Now again, I understand engineering well enough to understand that there’s always compromises in things. Lenses are not aberration free, and it’s probably not a good idea to expect complex lenses pushing into new territory to not exhibit some of those aberrations. In this case, it looks like residual spherical aberrations cause the focus to shift as the aperture is stopped down.
So far as I’m concerned, focus shifts are a problem; full stop. They’re doubly a problem when shooting at high magnifications where the shift may simply be significant enough to not be covered by the lens’s depth of field. And that seems to be the case with the RF 100mm macro.
When Brian noticed this, he got in contact with Canon USA and ultimately Canon Japan to determine if the problem was specific to his lens, or if it was specific to the design. And the response that get got back from Canon was that it was not a flaw in the specific lens, and that it was due to the high 1.4x maximum magnification. Moreover, apparently there was no indication of corrective action being taken.
And this is where I find I start really getting frustrated with the whole situation. Cameras and lenses today aren’t the simple dumb lumps of glass and metal that they were in years past. There’s full on microcontrollers in every lens now, with enough complexity that they even get firmware updates from time to time.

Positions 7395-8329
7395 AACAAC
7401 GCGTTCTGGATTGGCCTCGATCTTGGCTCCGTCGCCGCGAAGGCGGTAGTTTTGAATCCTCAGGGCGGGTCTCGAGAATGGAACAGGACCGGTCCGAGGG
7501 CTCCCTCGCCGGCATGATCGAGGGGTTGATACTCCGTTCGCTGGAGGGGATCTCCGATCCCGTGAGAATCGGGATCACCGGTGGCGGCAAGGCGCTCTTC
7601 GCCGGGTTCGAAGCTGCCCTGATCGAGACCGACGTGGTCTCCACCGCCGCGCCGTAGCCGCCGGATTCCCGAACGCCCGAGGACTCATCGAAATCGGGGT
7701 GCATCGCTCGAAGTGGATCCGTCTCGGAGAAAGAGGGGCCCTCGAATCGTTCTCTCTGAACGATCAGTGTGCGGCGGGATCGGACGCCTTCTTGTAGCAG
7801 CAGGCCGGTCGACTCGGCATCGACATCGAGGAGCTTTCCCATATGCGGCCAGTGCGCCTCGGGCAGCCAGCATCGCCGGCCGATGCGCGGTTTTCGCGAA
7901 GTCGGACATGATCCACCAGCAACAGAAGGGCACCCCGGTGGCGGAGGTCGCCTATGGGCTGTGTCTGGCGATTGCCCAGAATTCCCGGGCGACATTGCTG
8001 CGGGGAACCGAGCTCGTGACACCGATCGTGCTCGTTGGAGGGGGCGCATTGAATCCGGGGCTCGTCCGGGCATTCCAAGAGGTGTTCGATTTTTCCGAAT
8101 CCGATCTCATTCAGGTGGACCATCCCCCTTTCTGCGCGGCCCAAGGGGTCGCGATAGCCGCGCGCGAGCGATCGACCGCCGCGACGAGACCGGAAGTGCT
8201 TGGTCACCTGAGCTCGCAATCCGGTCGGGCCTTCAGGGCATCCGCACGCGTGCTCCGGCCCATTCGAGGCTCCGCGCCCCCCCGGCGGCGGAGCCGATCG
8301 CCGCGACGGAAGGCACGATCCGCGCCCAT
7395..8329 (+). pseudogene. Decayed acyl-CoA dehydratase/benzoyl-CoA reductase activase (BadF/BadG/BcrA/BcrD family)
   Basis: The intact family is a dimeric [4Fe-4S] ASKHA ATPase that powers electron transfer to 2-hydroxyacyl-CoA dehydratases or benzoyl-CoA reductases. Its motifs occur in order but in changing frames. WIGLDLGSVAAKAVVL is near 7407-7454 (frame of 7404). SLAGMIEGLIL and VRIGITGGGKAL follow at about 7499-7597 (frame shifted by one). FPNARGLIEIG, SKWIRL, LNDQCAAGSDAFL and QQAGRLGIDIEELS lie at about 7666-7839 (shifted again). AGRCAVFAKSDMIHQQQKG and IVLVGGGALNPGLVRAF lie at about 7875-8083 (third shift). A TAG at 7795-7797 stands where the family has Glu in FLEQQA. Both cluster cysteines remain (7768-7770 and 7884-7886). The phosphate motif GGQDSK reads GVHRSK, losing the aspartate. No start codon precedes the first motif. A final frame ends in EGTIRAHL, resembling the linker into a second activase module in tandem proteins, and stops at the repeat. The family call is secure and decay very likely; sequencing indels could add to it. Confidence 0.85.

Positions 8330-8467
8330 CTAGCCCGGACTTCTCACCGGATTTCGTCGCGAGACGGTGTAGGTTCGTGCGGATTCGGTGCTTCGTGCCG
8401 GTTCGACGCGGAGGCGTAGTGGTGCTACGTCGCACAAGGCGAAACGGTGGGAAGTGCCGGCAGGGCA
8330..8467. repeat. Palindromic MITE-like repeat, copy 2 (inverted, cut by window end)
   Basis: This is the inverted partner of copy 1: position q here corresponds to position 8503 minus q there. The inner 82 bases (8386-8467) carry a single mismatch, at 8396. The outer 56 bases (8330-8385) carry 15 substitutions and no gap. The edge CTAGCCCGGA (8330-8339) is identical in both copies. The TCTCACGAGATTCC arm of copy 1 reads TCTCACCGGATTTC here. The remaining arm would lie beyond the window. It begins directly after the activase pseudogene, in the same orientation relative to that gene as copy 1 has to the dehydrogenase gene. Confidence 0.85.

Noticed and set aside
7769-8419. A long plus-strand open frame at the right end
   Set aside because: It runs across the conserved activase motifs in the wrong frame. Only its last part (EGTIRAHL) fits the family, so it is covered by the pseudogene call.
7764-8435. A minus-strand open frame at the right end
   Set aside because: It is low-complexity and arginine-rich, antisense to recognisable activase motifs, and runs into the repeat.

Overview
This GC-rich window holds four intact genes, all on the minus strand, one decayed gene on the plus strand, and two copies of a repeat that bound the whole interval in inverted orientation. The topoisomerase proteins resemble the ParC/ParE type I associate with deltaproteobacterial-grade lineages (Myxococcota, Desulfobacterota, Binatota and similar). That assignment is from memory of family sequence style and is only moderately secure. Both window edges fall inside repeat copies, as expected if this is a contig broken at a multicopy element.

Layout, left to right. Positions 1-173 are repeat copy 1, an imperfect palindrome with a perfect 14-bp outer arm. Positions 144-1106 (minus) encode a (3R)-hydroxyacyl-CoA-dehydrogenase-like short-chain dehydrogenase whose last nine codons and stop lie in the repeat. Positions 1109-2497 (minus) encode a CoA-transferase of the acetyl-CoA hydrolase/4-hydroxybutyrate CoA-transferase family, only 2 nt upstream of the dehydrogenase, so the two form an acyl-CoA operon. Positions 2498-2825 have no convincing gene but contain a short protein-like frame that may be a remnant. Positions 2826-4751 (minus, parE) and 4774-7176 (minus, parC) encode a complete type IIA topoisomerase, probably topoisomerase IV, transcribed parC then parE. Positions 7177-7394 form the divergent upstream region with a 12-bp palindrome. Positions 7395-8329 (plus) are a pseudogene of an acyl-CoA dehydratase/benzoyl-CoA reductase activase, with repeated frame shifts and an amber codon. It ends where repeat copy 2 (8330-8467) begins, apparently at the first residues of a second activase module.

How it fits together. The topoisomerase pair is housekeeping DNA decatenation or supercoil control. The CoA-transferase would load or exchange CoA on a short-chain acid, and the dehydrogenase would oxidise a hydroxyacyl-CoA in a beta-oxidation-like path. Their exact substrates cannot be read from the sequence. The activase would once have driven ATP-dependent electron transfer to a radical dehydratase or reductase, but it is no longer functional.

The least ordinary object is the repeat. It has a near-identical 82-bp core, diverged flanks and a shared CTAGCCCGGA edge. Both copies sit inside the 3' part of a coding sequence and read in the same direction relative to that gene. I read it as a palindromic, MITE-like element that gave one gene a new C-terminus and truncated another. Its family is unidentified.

Focus shifts due to residual spherical aberrations aren’t uncharacterizable behavior. Canon could certainly map out the focus shifts as a function of focus position and aperture value, and add in a table or corrective function to the lens’s micro controller to fix the situation. In fact, I suspect though I haven’t dug into it enough to be sure, that the focus shifts could be modeled with a linear equation that’s simple enough that any micro controller should be able to do handle it.
In short, a firmware update could easily fix the problem by adjusting the focus when the aperture is stopped down. The lens knows precisely where the focus position is, and it know what aperture it’s commanded to stop down to, so it’s not like it should need any external assistance.
My frustration is compounded, thanks to the “focus by wire” design of the lens — though this would apply to basically all other mirrorless lens on the market now too. On my EOS R5, when the DoF preview button is depressed, the camera will not allow focus adjustments to be made to the lens; either AF or MF. And since, everything goes through the camera, there’s no way around this.